Every trick in the (Face)book

DETROIT LAKES--As communication increases with technology, scams are evolving, increasing in magnitude and allowing con artists to work behind a veil.

Scammers just keep getting trickier. With social media, it's possible to be hacked through fake profiles as well as other tactics. Meagan Pittelko/Tribune
Scammers just keep getting trickier. With social media, it's possible to be hacked through fake profiles as well as other tactics. Meagan Pittelko/Tribune

DETROIT LAKES-As communication increases with technology, scams are evolving, increasing in magnitude and allowing con artists to work behind a veil.

Their latest mask? Facebook.

A Detroit Lakes resident nearly fell victim to a Facebook scam last week, when she received a friend request from her neighbor-which she thought odd, considering she was already Facebook friends with her neighbor.

After accepting the friend request, the "neighbor" began private messaging her to tell her she had won $100,000. All she needed to do was deposit a monetary advance into an account for the prize money to be delivered.

Realizing it was a scam, the woman then contacted her neighbor, and the two took the necessary measures, contacting friends and deleting accounts, to reconcile the situation.


The common cons

Just another scam permutation, social media "phishing" can take many forms.

"There are several, as far as phishing scams go, fake profiles designed to take personal info and/or links that steal Facebook login info," said Jay Larson a Cisco Systems Network Administration certified area man who has extensively researched scammers and the new scam trends.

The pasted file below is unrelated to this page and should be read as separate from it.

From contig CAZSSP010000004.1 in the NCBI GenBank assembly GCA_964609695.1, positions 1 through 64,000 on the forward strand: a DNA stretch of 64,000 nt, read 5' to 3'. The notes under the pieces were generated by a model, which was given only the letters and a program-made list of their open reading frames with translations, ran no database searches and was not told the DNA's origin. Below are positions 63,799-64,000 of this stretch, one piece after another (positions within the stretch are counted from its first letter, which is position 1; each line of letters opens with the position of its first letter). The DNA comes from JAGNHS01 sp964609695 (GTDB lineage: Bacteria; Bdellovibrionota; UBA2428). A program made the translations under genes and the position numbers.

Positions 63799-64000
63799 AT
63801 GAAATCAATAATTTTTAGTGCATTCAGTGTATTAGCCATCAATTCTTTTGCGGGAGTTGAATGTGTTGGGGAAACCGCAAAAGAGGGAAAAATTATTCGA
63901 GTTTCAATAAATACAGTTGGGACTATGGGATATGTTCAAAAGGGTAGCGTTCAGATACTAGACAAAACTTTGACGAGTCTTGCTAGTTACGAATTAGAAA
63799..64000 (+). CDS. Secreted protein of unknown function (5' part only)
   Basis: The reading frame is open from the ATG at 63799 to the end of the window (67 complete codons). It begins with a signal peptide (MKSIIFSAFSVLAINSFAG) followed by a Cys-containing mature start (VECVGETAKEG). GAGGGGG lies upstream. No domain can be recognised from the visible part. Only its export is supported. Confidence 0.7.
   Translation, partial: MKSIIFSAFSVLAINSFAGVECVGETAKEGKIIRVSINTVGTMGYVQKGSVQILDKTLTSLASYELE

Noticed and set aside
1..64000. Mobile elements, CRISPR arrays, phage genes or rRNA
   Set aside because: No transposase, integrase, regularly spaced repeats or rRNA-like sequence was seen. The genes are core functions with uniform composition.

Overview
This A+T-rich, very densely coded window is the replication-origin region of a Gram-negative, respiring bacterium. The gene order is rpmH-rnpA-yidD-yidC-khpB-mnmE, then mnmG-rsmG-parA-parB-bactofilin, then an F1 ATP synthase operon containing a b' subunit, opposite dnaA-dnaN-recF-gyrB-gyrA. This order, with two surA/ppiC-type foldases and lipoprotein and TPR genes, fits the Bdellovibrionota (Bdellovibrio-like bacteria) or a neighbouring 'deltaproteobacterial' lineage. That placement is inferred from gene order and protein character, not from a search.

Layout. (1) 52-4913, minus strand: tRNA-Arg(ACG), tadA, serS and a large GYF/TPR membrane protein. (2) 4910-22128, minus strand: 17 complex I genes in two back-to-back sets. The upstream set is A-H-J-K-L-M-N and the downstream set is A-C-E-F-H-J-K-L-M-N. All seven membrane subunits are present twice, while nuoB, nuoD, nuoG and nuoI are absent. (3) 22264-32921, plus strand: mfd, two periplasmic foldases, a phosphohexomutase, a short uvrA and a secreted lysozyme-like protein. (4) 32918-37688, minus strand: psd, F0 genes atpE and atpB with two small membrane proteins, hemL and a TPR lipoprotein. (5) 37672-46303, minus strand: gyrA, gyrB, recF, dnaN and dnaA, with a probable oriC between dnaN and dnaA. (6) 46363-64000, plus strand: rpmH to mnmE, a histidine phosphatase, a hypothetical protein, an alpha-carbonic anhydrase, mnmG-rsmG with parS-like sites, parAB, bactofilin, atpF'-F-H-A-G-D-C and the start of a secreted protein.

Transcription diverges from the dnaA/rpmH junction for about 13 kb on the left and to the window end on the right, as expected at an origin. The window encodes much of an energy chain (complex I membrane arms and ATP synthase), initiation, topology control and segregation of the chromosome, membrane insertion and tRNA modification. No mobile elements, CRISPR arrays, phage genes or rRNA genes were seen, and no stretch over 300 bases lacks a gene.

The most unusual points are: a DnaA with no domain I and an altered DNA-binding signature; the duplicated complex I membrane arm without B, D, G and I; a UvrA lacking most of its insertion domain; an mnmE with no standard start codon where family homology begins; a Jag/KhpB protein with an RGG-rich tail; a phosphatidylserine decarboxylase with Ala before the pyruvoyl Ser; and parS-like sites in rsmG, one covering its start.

And it's not just the elderly being targeted with these scams anymore.

"Social media scams are targeted for the younger generations and designed to hook them with offers they can't refuse," said Larson.

But no matter the target, generally, social media scammers are after two things: 1) your login information, so they can hack accounts and/or 2) any personal information (including bank/credit card numbers) to get money.

According to Larson, one of the easiest scams to fall for online is the giveaway.

"You'll see everything from gift cards, tablets, phones, gaming systems (being given away)," said Larson.


But, of course, too good to be true, they are a ploy to gather personal information.

"They are by nature designed to get information about you," said Larson, adding that the scammers may then turn around and sell that personal information.

These scams also sometimes embed codes in links, which steal login information once they are clicked on, thus allowing the scammers to hijack profiles and scam others using your account.

"As a general rule, it's best to steer clear of these types of (giveaway) bait," said Larson. "Companies don't give away items of high value-and if it involves an apple product, it's almost always 100 percent fake."

Another variation of this scam is when a person posts or private messages about "opened" or "damaged" boxes being sold at a discount or given away.

"Companies don't (do) this ever. It's not how it works," said Larson.